For instance, the "Power Play" add-on feature can multiply non-jackpot prizes up to $2 million for matching five white balls or provide the advertised jackpot with a 10X multiplier for just $1 extra play. The multiplier number will be randomly selected just before the drawing.

Increase your odds of winning with Powerball or Mega Millions, but remember they come with a risk; the probability of hitting the jackpot is only 1 in 292.2 million for Powerball and 1 in 303 million for Mega Millions.

Matheson notes that to maintain lottery profits, MUSL has made it more challenging to win large jackpots by creating new number combinations and offering additional ways to win smaller rewards. This strategy works effectively to prevent one person from scooping all the prizes in a given draw, keeping it profitable but making it hard for anyone to hit it big.

Powerball organizers have also contributed more money into the state's general revenue fund, keeping it separate from lottery profits. This provides the state with a chance to reinvest these funds in various initiatives, including education.

Matheson attributes the rising prevalence of lottery jackpots to an increase in playing numbers among consumers. According to the American Lottery Association, about 25% of Americans are regular lottery players - up from 16 percent five years earlier.

One of the major changes MUSL made was adding more number combinations and making it harder to hit the jackpot. When they made this change in 2015, their odds for winning a jackpot were 1 in 175 million.

Organisers are unlikely to keep making their lotteries harder to win unless the jackpot sizes continue to increase. A bigger prize would require higher ticket prices, increasing competition among participants and decreasing profitability for the lottery due to costs such as paying officials and employees.

Ohio Lottery

The Ohio Lottery provides players with an exciting array of games to win big prizes. In addition to Mega Millions and Powerball, retailers throughout the state offer several other titles that can be enjoyed for $1 up to $10 in price. Some even feature progressive jackpots or pari-mutuel pool features!

The lottery is one of the most beloved gambling options in America, offering millions of dollars in prize money annually. Its proceeds have supported public education and it also awards annual or monthly gifts to teachers, students, and schools that deserve special recognition.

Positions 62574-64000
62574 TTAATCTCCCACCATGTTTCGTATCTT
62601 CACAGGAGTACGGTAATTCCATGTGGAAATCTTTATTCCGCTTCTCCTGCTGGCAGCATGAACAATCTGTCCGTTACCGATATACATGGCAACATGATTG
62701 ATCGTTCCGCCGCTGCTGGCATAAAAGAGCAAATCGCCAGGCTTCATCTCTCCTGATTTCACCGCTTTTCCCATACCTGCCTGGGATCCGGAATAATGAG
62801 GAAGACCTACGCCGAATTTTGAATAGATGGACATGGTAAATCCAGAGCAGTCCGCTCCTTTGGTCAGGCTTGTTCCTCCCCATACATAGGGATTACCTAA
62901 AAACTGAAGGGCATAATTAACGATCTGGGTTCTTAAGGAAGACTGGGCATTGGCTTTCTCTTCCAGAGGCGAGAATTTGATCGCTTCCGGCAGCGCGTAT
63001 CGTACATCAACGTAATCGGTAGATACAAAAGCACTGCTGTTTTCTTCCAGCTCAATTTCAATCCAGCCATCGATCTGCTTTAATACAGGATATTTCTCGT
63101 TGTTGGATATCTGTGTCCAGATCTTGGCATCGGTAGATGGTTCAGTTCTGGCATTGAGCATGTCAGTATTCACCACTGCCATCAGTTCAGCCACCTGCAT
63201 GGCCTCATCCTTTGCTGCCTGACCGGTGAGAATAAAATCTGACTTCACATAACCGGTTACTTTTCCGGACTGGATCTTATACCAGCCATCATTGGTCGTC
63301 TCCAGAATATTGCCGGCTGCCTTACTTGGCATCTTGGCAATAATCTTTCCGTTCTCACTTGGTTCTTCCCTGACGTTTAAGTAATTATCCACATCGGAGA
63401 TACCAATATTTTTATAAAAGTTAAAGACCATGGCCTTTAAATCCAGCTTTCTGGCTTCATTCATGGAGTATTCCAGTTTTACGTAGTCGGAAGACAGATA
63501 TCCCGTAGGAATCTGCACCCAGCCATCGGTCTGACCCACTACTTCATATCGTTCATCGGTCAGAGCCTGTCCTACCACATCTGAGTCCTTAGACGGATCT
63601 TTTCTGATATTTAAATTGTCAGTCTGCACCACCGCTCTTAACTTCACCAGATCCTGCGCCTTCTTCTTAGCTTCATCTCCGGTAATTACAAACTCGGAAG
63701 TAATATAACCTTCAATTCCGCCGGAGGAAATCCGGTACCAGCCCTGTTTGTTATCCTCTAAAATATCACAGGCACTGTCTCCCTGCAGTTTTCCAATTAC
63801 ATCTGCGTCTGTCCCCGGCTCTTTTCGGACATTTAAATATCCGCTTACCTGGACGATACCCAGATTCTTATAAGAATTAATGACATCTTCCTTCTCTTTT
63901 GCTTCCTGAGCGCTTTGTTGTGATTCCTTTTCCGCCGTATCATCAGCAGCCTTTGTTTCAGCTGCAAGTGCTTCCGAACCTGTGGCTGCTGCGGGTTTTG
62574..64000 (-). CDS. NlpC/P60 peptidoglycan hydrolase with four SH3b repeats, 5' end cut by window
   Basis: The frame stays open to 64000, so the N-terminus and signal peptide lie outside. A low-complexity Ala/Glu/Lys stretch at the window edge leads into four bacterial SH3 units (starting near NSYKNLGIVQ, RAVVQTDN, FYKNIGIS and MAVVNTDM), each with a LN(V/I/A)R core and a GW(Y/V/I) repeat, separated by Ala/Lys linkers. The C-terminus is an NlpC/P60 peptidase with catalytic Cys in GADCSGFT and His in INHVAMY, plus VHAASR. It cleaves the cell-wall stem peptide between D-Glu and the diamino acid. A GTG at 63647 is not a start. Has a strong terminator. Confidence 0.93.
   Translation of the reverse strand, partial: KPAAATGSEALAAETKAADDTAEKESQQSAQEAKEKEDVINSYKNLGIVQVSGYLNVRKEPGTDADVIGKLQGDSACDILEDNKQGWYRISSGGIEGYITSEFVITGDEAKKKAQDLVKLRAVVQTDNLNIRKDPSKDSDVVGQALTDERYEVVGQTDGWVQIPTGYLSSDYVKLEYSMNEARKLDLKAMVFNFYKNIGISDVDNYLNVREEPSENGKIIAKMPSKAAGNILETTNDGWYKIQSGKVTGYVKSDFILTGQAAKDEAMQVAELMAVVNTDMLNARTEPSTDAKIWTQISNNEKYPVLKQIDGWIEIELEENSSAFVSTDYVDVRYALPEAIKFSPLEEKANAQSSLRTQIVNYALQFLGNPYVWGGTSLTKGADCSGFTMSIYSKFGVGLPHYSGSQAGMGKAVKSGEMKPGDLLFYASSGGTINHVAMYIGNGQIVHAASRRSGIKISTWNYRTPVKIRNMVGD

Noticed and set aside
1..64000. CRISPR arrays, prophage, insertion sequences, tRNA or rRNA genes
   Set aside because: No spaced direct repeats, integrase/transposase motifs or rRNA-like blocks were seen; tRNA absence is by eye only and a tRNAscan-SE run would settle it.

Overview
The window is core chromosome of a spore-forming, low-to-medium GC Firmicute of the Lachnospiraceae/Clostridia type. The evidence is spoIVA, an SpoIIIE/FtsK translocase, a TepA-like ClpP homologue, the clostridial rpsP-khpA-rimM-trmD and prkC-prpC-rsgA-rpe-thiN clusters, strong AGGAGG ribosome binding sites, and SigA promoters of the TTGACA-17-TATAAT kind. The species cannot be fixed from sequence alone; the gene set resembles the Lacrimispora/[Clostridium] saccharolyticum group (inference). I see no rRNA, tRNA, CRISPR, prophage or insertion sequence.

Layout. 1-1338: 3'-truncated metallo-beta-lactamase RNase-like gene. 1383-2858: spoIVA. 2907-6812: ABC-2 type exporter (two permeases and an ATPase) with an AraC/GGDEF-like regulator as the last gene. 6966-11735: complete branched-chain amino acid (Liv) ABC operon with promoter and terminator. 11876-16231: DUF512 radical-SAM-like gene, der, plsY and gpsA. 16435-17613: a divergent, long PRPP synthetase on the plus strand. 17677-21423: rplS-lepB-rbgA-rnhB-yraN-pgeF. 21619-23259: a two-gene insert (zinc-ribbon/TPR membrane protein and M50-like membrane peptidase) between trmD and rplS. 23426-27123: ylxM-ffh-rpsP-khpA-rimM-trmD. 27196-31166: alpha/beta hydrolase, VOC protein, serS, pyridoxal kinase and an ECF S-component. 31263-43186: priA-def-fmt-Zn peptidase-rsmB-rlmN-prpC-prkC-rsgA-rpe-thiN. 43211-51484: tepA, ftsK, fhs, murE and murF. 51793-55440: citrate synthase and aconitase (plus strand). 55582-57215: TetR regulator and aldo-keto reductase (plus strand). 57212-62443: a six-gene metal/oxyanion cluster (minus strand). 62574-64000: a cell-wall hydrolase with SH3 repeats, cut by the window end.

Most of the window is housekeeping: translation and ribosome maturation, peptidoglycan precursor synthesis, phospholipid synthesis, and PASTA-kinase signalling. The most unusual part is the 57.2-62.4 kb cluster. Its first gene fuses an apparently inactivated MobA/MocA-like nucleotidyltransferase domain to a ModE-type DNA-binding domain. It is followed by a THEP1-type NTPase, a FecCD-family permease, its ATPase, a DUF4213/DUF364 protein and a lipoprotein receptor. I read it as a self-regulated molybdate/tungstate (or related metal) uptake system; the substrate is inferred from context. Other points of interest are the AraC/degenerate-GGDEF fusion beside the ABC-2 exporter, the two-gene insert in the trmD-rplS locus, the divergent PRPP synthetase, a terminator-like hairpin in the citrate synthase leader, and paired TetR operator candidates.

There are various ways to play the lottery, from scratch-off cards to online and mobile platforms. It's essential that you understand how these games operate and your chances of winning.

The Ohio Lottery, as part of the Multi-State Lottery Association, offers three of America's most beloved draw-style games: Powerball, Mega Millions and Lucky for Life. Plus they recently introduced EZPLAY Games--an instant win game where players can instantly win by scratching their ticket.

Other games like Black Ice and Extreme Cash offer even greater cash prizes. Some of the top scratch-offs can yield up to half a million dollars in winnings!

Some of the most sought-after lottery games include Powerball and Mega Millions, both featuring jackpots that could reach up to $500 million. In addition to these two titles, Ohio Lottery also provides Lucky for Life - a multi-state game available in 26 jurisdictions since 2015.

The top jackpot prize in the Ohio Lottery is worth $530 million. You can purchase tickets for Tuesday's drawing at any participating retailer or online through their website. For an additional $1, you can add on Power Play feature and multiply any non-jackpot prize received.

In the Ohio Lottery, there are several other games you can play for less money than Mega Millions or Powerball jackpots. These include Classic Lotto with a jackpot of $5.4 million; Rolling Cash 5, which offers daily draws with payouts of $110,000 if you match all five numbers; and Lucky for Life, the third largest multi-state draw game in US that provides payouts throughout life.

Playing these lotteries is a breeze, and the best part is that you can win some serious cash without breaking your budget. In fact, the odds of hitting the jackpot are incredible - 1-in-292,201,338 for a $2 ticket!

When purchasing a Powerball or Mega Millions ticket, it is wise to get a copy of the official lottery rules. These will inform you how many draws are scheduled each day, what the prize amounts are and what are your odds for winning.